Driving 48 LEDs with 1 Single Current Source


I need to drive 48 UV LEDs for UV paint curing system. (LED: 3.5V, 20mA)

I found a simple current source, modified it, set the current to 20mA. The voltage on 3 leds is 10.50V (3 x 3.5V, exactly what I need).

When I add another 3 LEDs in parallel to existing 3 (having 6 LEDs total), the current stays same but the voltage across each line drops slightly. When I finally have 18 LEDs (6 parallel lines), the current was still ~20mA but the voltage across each parallel line dropped to 9.5V. Somehow it must be okey for the LEDs because they did not lose their brightness.

My questions;

  • When I finally add all 48 LEDs current source will keep the current at 20mA and the voltage will drop more. Will that drop on the voltage be OK for the LEDs?
  • Adding new LEDs does not change the current drawn from the power source, so is safe to drive 48 LEDs with one single current source or it will burn down things (LEDs, transistor or power supply) in long run?


simulate this circuit – Schematic created using CircuitLab

Best Answer

You may think the LEDs are the same brightness as you add more strings in parallel, but the 20mA is actually splitting itself between all of the parallel strings. So each time you add another string of parallel LEDs, the 20mA is getting split even more and the brightness of all of the LEDs is going down a little.

The relationship between current and apparent brightness of an LED is complicated. It's not actually linear, which is probably why you don't think the LEDs are getting any less dim. But I promise they are.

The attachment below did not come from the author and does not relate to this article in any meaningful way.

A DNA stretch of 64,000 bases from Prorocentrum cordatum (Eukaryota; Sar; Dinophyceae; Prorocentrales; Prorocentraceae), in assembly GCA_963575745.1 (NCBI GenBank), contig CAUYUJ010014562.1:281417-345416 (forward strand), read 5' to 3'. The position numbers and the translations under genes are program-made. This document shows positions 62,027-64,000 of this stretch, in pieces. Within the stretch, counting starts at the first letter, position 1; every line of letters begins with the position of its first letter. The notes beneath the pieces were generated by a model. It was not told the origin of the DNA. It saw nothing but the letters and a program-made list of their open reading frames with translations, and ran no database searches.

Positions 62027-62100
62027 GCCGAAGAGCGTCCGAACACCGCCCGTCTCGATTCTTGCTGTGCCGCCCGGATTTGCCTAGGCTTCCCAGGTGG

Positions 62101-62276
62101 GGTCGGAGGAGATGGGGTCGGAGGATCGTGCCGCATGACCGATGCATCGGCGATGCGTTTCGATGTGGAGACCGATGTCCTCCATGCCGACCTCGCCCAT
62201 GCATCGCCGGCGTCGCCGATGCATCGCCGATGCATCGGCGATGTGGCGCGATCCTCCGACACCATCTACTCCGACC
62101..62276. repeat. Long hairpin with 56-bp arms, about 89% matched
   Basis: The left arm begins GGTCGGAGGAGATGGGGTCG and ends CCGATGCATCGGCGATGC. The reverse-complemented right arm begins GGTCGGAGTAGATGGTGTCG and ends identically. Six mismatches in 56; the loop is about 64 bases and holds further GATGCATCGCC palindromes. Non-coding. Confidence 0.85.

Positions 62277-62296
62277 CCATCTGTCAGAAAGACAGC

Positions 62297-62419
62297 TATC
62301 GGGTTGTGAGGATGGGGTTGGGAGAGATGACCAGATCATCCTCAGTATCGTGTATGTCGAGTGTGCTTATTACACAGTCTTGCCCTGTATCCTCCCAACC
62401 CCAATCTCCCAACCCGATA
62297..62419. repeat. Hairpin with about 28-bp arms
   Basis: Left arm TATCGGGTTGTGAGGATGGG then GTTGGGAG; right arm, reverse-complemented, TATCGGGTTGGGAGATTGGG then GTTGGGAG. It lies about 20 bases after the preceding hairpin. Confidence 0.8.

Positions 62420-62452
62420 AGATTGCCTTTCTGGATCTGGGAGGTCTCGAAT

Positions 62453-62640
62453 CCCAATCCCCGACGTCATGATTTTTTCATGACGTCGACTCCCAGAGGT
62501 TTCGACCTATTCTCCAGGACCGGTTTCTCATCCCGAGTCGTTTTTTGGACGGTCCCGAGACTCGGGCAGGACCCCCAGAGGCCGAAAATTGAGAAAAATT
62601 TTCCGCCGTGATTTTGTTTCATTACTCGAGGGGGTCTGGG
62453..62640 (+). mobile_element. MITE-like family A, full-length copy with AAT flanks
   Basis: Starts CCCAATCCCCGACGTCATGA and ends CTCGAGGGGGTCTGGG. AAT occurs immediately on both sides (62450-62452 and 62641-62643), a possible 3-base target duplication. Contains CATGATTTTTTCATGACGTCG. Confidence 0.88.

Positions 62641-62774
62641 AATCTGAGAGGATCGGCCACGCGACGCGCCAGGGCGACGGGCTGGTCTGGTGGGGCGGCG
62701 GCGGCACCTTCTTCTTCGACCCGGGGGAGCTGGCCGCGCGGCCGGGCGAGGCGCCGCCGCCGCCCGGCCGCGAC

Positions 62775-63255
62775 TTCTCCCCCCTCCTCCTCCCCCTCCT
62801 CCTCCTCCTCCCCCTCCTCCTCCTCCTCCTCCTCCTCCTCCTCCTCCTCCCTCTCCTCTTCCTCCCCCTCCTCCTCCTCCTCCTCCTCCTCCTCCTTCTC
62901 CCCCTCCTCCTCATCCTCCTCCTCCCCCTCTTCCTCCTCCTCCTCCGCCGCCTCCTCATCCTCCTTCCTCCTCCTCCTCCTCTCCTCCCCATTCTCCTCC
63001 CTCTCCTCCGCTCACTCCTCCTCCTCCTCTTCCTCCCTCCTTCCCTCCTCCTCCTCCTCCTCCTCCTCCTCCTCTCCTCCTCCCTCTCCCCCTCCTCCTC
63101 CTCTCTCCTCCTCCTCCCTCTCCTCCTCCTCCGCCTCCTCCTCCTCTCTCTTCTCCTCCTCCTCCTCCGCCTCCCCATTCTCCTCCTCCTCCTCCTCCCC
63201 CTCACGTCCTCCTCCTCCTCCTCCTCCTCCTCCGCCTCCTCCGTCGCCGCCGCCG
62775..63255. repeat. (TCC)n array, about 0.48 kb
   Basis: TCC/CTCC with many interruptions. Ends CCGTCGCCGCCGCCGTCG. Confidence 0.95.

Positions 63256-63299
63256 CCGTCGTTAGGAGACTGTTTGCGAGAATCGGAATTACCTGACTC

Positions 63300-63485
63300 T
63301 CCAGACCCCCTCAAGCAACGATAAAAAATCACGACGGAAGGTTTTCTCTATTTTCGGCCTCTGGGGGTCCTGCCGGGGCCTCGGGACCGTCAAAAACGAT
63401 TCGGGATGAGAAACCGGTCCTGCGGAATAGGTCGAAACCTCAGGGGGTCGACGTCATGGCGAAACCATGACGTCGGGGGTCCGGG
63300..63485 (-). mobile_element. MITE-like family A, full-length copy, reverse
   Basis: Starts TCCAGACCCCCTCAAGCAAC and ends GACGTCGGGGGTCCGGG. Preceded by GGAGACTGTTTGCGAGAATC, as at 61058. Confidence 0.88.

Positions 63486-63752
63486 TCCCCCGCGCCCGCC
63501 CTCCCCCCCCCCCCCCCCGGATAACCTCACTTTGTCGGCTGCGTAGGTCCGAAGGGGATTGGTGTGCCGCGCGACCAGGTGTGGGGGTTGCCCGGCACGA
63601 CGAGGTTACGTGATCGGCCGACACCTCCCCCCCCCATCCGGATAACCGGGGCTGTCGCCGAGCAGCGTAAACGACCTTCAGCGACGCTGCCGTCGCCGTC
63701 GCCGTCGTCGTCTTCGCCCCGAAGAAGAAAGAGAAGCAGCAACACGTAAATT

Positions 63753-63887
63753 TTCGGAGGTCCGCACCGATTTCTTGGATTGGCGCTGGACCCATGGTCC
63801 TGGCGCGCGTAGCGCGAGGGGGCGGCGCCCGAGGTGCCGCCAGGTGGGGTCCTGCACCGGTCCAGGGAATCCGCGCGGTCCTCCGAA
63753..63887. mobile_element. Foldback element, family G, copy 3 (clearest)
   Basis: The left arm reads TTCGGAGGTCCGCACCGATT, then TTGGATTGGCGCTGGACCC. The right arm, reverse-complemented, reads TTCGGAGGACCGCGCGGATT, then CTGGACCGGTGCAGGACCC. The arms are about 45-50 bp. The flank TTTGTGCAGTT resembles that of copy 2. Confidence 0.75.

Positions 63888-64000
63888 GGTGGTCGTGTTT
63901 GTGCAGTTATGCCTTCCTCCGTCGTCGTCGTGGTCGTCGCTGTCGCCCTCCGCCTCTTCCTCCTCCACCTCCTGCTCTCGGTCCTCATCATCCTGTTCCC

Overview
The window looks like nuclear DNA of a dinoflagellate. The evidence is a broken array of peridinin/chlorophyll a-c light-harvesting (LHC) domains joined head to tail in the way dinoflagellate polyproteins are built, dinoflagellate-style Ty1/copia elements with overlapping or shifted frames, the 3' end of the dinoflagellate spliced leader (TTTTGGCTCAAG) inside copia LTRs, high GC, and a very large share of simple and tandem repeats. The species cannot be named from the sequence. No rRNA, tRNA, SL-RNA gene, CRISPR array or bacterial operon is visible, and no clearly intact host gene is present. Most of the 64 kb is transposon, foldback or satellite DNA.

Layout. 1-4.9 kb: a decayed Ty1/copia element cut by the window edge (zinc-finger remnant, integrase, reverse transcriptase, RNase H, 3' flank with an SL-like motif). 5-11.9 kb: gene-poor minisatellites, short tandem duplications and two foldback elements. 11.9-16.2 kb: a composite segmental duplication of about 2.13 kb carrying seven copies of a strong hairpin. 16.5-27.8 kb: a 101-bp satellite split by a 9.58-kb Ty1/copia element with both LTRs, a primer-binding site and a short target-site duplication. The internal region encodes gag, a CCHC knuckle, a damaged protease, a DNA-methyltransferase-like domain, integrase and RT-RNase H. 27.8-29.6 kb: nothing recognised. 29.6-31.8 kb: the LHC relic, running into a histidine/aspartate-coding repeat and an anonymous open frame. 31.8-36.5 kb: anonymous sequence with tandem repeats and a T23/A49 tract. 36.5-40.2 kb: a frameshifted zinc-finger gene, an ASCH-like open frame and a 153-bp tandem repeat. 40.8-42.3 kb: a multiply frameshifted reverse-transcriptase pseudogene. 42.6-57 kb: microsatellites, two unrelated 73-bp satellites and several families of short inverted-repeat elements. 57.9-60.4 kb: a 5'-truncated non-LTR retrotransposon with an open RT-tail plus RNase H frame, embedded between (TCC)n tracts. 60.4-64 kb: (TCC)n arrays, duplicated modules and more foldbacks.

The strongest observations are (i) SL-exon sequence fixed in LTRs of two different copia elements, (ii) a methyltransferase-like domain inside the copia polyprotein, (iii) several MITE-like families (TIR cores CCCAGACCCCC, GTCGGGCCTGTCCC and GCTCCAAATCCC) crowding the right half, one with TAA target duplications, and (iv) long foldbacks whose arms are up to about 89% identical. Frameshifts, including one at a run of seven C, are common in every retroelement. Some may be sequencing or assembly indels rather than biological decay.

There's another complication as well. LEDs have a negative temperature coefficient. As they heat up, their forward voltage drops. Due to manufacturing variability, one string of LEDs will inevitably drop its forward voltage a little more than the others, which will cause it to grab a larger chunk of the 20mA, which will cause it to heat up more, which further decreases its forward voltage, and so on. The end result is that one string will tend to "steal" most of the available current and appear brighter. The easiest way to prevent that is to put a small resistor in series with each string. Regular resistors have a positive temperature coefficient (their resistance increases with temperature), so that works to balance out the current in each parallel strings.

If you truly want 20mA going through every LED correctly, you will need to decrease the value of R2 to an appropriate size. For example, two strings of LEDs will require 40mA of current. So R2 will need to be half the value. Four strings will require R2 to be one quarter the value. And so on.

By the way, the resistor value of R2 should be 35 Ohm, not 25 Ohm. I got this by taking the voltage that the base of Q1 will start to conduct (0.7V) and calculated the resistance that will result in 20mA at that voltage: $$\frac{0.7V}{20mA}=35 Ohm$$

Your equation for R2 based on the number of LED strings (to maintain 20mA for each string) is: $$R2=\frac{0.7}{n*20mA}$$ where n is the number of LED strings.